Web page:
King's Cup 2019: An analysis of India's Campaign
India’s King’s Cup campaign was about players getting acquainted with Igor Stimac’s methods and him trying to get a vivid understanding of their techniques and footballing habits rather than winning the competition.
Stimac was true to his words of giving everyone a fair bit of chance to impress the gaffer. He gave everyone, but the third choice goalkeeper Kamaljit Singh, at least thirty minutes to show their skill set.
Stimac played with 4-3-3 in the games against Curacao and 4-3-1-2 against Thailand which reshaped into 4-2-3-1 and 4-4-2 during different transitions.
The first game against Curacao saw Gurpreet Singh Sandhu in goal and a back four comprising of Pritam Kotal, Sandesh Jhingan, Rahul Bheke and Subhashish Bose.
Bheke at centre-back raised a few eyebrows and his performance couldn’t prove the fans wrong. He was caught out of place. His positioning was wrong.
Bheke's performance at the heart of the defence could be best explained by the third goal India conceded against Curacao.
He went ahead to intercept the ball, which he couldn’t, leaving behind ample space in the back for Bacuna to score. The centre-back pairing of Jhingan and Bheke seemed clueless most of the time.
Stimac started with Amrinder Singh in the goal against Thailand in the second game and Bheke, Jhingan, Adil Khan and Subhashish shielding the goalkeeper.
Adil Khan returned to the Indian national team after seven long years and left no stone unturned to impress the gaffer.
He gave everything, won defensive and aerial duels, tackled when necessary, blocked important shots and provided assist for the only goal India scored. Jhingan, Adil playing together for the first time did not show any incompetence.
Rahul Bheke vs. Pritam Kotal
Bheke’s numbers in 2018-19 speaks volumes about the talent he possesses and he deserved a start at the right back position owing to his excellent outings for Bengaluru FC.
Bheke starting in his favoured position could not replicate the performance he produced for Bengaluru FC.
His attacking ability is second to none but against Thailand he got caught more often while attacking and leaving open field for the Thai left winger to operate.
The Midfield Combinations
Stimac preferred Pronay Haldar, Shahal Abdul and Brandon Fernandes as the midfield trio in the first game and the quartet of Anirudh Thapa, Raynier Fernanders, Amarjit Singh and Vinit Rai in the second game, with Thapa playing just in front.
Pronay was not his usual self and Brandon struggled against the superior European based footballers of Curacao.
It led Stimac to change the personnel in the midfield and brought in Amarjit Singh and Raynier Fernandes substituting Brandon and Pronay in the beginning of the second half.
Amarjit and Raynier played beautifully in the second half to the coach’s liking and cemented their place in the second game. Amarjit’s display was impressive enough to earn him the tag of best player from the coach.
Shahal Abdul had been a creative force in the first game and was brilliant with the ball on his feet. His dribbling, small passes, beating the opponent with slight dropping of shoulders was eye-catching.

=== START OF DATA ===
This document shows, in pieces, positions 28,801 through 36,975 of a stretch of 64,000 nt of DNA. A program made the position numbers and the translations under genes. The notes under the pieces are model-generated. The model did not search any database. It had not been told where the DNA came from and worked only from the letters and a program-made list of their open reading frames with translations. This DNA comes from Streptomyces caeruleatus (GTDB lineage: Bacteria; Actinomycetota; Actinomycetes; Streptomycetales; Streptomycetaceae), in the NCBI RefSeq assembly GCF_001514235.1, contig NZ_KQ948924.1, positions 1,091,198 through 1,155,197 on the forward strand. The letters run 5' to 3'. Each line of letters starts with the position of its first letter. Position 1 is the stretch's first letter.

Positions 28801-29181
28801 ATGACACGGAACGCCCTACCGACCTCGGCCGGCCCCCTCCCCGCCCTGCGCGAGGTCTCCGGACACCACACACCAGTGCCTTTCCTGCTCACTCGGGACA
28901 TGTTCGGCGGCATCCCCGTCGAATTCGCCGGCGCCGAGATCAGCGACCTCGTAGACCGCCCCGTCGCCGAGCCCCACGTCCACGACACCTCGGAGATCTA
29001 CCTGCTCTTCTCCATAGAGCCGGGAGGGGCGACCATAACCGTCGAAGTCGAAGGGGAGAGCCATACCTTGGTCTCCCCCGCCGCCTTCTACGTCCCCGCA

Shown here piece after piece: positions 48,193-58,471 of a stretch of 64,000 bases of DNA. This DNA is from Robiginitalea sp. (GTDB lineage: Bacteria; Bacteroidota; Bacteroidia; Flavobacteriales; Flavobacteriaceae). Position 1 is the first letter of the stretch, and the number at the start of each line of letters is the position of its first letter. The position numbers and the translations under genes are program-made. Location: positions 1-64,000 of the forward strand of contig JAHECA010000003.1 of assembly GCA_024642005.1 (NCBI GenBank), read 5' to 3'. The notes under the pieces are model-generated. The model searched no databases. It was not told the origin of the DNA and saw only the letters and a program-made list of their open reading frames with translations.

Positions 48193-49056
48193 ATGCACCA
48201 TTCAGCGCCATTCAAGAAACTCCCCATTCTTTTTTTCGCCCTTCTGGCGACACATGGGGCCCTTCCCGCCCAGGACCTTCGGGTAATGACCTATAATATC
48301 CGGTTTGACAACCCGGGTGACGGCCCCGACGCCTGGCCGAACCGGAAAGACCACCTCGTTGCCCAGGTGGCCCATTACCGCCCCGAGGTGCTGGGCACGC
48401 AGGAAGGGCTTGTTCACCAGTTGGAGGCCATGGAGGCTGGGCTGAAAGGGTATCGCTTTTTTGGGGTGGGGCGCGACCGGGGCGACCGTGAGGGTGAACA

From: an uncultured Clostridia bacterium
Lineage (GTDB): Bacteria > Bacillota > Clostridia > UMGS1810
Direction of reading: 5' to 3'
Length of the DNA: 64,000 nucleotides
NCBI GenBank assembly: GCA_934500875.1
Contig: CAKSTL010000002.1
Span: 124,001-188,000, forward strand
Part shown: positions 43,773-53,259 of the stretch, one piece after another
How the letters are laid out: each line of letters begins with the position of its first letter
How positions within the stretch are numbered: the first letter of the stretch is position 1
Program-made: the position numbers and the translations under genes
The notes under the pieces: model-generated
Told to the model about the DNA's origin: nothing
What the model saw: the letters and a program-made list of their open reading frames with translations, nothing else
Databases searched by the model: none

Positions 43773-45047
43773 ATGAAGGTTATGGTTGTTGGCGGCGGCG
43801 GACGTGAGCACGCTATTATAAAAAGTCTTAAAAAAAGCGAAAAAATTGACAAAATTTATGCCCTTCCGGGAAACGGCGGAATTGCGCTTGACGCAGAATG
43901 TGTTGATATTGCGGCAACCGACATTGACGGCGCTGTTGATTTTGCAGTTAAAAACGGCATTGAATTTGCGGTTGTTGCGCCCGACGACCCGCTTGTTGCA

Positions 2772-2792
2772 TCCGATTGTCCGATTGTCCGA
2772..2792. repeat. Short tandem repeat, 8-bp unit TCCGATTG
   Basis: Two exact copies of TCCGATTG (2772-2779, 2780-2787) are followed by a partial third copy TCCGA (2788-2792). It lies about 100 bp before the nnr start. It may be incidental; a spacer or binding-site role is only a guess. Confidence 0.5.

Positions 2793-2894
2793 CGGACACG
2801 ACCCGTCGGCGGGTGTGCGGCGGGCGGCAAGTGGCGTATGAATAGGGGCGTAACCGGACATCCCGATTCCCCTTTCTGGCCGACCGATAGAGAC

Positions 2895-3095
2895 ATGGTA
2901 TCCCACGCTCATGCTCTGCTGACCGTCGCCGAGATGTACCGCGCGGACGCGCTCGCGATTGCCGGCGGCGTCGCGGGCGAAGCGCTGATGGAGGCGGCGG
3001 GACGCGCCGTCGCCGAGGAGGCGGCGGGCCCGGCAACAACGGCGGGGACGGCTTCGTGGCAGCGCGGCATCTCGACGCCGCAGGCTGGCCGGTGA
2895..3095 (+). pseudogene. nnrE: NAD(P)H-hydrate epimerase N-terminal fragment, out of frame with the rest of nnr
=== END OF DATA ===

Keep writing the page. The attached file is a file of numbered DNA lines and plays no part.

Thapa has been the best midfielder for India in recent times and he showed again why he is quintessential for the Blue Tigers.
He is a relentless runner off the ball, presses the opponent defence high up the field, wins every second ball, provides cover to the defense, breaks opponents attack, provides good crosses and set-pieces and ticks all the boxes for a good midfielder.
Vinit Rai was a nice addition to the starting XI. He broke opponent’s attack a number of times, good when needed to carry the ball forward. Pronay Haldar’s days are limited if Vinit Rai keeps on performing the way he did against Thailand.
It’s been a while since Sunil Chhetri played as a lone forward. Stimac started with Udanta Singh and the highly rated Lallianzuala Chhangte in the wings and Chhetri as the target man against Curaco. It didn’t work out well.
Chhetri found difficulty in connecting with the wingers. He failed to play the little one two he quiet often played with Jeje Lalpekhlua or other strikers.
He tried a different combination in the game against Thailand with Farukh Choudhary and Balwant Singh leading the attack. They could not produce much in front of the opponent’s goal.
Farukh got a tremendous opportunity when he was one on one with the Thai goalkeeper just at the end of first half rather he waited for his teammate to join him and gave a lacklustre pass which the opponent intercepted.
He tried to make amends in the second half when his shot hit the opponent’s bar and luck was not in his favour.
Indian football team is in the process of re-building and getting acquainted to Stimac’s methods. The two games in the King’s Cup does give a picture of how Stimac will carry forward with the proceedings.
He likes a player who could carry forward the ball from his own defence and this would mean Pronay Haldar being benched and one of Raynier Fernandes or Vinit Rai slotting in the defensive midfield position.
Thapa’s stupendous performance, Amarjit’s calmness on the ball and Shahal’s silkiness and creativity would give the gaffer a headache to select his starting line-up for the next game, which is good from India's point of view.
India’s left wing is still a problem. No one seems to cement that place or even be a contender for that slot. All the attacks seems to come from the right hand side, with Udanta leading the charge.
King’s Cup has been a success with the gaffer getting a close look at all the probables of the National team.